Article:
I agree with +Gerry White
. While Forbes does take more of an aggressive stance than others with advertising, I actually don't hold it against them and I also don't run an AdBlocker.
For those who get upset at advertising, I think they should ask themselves, how much they would pay for the content that they read for free.
Having worked at a bunch of publications in the past, I can tell you it's hard to find that balance. You want to pay your people well, and you want to create the best experience for your readership. If we could have done other business models and made them work, we would have done it, but the economics of it just doesn't work.
There's a reason why "newspapers are dying", heck, there's a reason why high quality publications and news outlets in recent years have folded or had to get acquired / merged. GigaOm and Circa are some of the more high profile ones recently. There's even speculation that re/code was acquired by Vox because they were running out of money.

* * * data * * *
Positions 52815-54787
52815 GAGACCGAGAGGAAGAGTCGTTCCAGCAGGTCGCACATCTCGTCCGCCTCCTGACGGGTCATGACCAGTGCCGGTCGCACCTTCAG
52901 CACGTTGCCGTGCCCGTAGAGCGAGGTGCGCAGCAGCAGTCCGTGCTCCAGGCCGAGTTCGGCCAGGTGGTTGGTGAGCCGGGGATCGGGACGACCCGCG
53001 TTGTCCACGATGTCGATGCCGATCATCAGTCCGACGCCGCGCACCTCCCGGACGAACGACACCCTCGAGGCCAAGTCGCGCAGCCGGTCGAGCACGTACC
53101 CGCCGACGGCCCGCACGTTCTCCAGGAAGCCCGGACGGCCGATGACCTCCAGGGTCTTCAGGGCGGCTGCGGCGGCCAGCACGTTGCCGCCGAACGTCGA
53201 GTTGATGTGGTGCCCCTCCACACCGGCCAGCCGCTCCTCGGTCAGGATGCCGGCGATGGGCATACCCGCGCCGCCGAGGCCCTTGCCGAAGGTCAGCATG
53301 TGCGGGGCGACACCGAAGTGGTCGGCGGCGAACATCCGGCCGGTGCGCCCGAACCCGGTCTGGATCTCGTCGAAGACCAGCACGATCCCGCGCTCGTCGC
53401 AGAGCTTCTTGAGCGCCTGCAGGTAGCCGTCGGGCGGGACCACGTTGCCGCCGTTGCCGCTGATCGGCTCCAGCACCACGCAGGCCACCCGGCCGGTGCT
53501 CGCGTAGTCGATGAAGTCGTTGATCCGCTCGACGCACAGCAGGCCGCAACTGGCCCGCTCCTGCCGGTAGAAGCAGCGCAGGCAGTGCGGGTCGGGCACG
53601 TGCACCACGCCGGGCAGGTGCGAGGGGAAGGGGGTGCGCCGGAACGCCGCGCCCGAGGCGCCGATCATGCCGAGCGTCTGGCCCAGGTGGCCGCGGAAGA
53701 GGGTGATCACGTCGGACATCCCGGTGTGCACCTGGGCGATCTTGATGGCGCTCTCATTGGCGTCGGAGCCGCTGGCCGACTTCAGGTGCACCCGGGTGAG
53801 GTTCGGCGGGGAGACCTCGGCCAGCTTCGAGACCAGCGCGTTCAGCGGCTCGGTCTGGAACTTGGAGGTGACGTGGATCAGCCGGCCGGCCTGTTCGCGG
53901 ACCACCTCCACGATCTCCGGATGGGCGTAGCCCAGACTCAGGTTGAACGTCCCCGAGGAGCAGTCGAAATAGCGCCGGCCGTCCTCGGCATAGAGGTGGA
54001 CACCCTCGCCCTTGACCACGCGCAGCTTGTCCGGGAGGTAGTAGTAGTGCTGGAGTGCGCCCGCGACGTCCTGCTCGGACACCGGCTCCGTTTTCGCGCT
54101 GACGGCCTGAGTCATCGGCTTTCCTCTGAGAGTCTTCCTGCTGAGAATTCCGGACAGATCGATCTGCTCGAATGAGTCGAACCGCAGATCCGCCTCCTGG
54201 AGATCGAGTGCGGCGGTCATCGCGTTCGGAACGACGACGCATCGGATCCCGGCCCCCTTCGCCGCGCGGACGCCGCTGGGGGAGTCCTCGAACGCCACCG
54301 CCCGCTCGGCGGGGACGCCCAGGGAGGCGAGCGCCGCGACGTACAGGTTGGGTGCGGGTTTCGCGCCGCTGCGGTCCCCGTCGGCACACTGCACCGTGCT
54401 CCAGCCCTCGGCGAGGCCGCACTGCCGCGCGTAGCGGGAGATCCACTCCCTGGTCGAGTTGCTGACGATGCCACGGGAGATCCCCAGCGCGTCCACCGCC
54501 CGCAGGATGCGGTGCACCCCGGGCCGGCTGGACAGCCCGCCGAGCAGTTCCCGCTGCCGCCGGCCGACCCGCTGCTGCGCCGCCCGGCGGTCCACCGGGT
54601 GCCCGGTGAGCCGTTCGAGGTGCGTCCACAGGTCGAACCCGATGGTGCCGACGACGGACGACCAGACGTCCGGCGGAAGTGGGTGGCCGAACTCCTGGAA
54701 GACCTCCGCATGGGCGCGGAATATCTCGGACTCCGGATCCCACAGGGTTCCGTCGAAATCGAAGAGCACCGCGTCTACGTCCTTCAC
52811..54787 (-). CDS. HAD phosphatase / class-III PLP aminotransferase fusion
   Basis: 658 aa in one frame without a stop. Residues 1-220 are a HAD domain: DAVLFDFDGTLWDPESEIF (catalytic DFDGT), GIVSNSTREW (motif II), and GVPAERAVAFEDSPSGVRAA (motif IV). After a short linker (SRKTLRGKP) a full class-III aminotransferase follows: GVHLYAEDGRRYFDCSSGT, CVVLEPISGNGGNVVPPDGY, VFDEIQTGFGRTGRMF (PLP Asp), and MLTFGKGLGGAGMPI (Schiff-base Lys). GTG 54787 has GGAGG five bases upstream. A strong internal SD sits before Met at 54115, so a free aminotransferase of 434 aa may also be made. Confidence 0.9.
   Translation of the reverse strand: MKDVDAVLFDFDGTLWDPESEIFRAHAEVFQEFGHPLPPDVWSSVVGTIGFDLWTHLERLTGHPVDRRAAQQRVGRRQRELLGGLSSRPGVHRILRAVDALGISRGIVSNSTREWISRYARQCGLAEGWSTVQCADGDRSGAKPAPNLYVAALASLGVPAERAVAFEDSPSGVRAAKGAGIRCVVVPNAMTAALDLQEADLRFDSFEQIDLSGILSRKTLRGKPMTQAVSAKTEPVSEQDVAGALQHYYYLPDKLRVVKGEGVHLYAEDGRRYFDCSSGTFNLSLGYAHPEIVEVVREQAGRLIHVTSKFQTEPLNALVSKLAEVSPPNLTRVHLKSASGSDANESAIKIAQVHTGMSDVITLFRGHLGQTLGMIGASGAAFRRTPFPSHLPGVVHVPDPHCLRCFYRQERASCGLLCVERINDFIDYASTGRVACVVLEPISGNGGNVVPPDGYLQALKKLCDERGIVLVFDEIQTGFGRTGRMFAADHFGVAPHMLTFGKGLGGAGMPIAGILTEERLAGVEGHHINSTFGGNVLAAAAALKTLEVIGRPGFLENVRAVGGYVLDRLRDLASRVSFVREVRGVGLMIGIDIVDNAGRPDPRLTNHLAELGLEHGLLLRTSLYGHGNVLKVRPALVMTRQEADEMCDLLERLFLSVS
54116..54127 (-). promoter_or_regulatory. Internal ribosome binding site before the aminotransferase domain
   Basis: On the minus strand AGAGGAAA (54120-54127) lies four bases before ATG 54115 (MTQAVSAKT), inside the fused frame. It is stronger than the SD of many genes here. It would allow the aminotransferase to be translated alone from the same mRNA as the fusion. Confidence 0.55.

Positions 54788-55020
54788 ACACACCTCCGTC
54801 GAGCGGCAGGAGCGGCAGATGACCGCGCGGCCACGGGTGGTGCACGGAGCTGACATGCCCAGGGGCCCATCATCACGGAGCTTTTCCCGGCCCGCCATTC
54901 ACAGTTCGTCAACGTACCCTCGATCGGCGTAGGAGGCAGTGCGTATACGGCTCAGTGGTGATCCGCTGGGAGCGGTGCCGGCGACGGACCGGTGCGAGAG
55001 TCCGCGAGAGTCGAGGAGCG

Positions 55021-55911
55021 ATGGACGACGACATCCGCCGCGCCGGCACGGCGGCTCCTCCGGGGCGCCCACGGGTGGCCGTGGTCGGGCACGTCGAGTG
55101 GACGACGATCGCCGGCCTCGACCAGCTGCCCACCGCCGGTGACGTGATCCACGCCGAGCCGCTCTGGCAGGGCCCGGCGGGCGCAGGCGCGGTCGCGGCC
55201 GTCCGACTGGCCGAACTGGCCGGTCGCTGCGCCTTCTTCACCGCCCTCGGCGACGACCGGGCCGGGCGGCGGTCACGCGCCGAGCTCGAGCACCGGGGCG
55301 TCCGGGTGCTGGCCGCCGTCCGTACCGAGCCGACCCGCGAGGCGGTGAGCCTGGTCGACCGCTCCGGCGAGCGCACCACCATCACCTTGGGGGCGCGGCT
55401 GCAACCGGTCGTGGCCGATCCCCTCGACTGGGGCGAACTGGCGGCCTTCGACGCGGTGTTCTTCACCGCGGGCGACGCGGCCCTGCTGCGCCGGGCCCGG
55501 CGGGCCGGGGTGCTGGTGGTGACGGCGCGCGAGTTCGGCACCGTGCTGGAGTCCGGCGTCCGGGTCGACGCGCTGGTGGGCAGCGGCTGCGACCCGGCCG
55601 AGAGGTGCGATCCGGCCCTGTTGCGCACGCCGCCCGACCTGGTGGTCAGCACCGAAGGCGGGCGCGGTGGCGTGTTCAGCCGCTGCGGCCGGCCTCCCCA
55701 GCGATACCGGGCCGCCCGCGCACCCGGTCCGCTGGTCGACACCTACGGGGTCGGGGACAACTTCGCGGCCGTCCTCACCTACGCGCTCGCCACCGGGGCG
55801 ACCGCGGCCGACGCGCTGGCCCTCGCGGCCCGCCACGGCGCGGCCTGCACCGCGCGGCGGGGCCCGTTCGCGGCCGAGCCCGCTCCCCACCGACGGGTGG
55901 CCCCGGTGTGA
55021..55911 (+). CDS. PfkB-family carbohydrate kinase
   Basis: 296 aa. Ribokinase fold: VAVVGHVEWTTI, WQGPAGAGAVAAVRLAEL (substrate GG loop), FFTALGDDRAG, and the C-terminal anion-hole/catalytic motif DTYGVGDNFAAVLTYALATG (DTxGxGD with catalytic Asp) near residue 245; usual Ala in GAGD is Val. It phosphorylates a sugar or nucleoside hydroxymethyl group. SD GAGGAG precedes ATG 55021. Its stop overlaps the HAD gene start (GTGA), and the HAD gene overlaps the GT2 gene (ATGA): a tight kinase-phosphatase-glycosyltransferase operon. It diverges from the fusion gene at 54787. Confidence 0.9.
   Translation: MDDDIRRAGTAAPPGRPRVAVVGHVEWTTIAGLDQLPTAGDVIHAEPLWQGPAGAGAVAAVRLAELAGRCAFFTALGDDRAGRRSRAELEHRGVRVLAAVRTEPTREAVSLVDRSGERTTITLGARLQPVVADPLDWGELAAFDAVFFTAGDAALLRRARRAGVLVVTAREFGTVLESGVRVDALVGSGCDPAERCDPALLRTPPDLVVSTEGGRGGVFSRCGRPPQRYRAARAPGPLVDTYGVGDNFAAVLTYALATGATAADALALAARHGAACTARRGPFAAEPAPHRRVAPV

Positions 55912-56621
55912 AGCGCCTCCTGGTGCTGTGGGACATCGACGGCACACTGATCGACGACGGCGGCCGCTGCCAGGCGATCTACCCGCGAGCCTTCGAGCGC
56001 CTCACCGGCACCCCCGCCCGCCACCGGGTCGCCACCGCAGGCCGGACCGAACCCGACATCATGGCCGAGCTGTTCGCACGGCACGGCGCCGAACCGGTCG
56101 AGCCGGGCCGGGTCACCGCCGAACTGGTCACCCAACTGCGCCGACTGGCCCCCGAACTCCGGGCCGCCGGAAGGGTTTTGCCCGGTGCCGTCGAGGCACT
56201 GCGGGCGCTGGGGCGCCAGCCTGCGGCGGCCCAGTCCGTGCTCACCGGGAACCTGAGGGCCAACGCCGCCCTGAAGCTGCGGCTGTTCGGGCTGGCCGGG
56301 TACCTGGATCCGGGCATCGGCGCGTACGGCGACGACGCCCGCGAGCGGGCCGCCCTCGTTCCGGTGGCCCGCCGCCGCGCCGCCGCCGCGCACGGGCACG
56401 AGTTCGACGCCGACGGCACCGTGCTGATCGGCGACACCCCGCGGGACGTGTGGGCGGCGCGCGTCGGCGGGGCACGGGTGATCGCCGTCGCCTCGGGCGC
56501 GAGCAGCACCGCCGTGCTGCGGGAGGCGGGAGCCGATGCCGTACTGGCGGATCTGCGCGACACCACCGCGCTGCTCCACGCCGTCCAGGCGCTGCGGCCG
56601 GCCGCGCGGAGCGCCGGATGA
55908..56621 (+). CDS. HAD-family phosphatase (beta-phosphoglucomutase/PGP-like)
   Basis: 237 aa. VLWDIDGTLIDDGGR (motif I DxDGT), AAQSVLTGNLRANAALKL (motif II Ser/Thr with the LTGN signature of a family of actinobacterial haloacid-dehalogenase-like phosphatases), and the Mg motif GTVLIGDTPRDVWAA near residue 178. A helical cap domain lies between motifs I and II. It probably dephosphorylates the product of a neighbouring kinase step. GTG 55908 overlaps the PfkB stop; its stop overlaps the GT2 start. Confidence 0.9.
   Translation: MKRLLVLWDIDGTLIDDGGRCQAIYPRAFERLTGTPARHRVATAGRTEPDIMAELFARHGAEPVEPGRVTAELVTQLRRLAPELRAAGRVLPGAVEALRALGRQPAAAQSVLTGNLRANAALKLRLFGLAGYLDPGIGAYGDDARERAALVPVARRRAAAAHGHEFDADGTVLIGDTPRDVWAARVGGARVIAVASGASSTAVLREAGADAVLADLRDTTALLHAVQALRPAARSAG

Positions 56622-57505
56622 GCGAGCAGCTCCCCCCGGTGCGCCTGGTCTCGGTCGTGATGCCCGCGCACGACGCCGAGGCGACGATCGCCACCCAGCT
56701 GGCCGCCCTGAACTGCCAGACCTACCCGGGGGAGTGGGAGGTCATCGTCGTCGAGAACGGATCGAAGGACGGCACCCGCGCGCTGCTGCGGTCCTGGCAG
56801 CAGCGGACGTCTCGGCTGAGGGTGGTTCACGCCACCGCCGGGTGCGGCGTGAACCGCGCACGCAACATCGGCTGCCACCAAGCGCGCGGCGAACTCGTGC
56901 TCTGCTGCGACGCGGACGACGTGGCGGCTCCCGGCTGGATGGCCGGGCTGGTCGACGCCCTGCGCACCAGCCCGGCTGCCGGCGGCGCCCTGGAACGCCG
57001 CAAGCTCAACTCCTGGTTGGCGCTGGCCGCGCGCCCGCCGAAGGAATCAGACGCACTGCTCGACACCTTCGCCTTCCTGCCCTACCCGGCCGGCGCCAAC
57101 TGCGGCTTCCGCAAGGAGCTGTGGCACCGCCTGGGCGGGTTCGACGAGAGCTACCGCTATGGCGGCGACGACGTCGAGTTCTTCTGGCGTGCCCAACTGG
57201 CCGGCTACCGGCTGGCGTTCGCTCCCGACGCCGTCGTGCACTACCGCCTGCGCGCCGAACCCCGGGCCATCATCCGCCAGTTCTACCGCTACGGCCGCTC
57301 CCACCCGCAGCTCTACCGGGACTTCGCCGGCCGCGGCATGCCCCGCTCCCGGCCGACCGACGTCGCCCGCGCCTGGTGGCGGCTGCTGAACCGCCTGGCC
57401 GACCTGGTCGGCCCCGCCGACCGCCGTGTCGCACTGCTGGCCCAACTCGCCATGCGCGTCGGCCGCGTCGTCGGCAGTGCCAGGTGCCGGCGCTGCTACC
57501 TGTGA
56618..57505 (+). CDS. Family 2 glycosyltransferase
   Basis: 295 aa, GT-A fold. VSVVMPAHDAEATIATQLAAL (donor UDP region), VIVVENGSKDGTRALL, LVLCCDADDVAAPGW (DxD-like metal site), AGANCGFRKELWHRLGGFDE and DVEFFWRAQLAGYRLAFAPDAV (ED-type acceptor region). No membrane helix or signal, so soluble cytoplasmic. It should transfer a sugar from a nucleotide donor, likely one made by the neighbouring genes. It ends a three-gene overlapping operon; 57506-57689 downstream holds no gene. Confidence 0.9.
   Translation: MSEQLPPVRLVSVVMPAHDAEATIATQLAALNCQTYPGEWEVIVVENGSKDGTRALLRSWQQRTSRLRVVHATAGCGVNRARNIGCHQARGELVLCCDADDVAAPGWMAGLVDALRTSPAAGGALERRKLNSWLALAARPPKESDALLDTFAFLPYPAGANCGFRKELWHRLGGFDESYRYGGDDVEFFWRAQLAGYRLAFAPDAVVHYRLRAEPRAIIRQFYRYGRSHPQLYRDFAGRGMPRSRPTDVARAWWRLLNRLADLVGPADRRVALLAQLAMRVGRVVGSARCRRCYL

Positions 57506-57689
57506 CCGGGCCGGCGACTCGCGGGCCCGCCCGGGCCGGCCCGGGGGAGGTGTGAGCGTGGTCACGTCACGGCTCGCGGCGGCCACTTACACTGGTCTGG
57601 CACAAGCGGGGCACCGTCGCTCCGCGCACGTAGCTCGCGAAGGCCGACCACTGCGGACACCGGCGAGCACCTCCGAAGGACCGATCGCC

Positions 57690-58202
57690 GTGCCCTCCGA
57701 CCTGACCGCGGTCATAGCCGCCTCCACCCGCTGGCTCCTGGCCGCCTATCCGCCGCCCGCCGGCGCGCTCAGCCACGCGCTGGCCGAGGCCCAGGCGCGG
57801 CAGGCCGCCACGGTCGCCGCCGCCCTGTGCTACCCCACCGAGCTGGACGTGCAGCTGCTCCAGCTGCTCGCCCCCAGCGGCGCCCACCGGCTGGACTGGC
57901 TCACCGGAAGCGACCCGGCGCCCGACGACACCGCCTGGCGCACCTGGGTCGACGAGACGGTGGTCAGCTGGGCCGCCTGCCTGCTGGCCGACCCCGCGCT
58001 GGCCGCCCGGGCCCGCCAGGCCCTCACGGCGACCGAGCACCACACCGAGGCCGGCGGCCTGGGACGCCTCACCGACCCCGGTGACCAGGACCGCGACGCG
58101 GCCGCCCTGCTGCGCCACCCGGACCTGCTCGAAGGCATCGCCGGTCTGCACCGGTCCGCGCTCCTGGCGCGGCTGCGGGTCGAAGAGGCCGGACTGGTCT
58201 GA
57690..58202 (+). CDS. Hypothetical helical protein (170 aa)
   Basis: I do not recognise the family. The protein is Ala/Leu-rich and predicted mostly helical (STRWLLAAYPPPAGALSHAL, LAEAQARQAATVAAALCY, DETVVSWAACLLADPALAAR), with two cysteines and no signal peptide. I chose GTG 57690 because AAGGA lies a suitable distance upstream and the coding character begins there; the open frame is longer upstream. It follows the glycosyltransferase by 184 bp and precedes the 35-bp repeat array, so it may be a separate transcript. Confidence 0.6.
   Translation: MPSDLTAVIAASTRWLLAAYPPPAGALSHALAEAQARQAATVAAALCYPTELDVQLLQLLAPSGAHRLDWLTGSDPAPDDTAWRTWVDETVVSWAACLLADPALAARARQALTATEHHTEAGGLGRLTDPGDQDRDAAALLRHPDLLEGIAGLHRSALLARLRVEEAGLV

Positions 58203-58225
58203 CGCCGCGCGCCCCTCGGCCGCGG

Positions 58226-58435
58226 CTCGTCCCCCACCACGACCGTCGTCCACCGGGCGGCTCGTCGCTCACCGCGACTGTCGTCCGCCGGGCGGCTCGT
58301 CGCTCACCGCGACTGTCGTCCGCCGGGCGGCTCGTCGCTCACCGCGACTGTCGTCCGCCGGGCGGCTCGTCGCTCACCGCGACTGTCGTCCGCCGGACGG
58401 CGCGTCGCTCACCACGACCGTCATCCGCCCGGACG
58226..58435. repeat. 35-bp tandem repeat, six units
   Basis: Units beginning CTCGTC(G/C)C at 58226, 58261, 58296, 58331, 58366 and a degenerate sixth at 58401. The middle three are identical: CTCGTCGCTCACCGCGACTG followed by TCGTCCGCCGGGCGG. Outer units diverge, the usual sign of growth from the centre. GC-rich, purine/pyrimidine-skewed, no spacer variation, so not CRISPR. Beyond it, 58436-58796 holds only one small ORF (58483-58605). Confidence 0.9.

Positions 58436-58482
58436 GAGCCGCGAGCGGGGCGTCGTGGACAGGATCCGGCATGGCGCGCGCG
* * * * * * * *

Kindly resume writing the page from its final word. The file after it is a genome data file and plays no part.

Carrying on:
There are very few online publishers who truly can have a thriving business, and many like BuzzFeed or Upworthy do "click baity" type of articles to help fund their more in-depth reporting. All this to say, when you see ads on a site, don't instantly have a gag reflex.
Actually consider there's a writer, staff, and even support staff in developers, product managers, and others helping deliver great content to you.
Also understand that advertising is one of the most democratizing forms of monetization. Those who are privileged help provide the services they consume to those who are not. In a recent episode of "This Week in Google" @ the 14:52 mark, (https://twit.tv/shows/this-week-in-google/episodes/304?autostart=false
) you can hear +Mike Elgan
and +Jeff Jarvis
talk about this concept.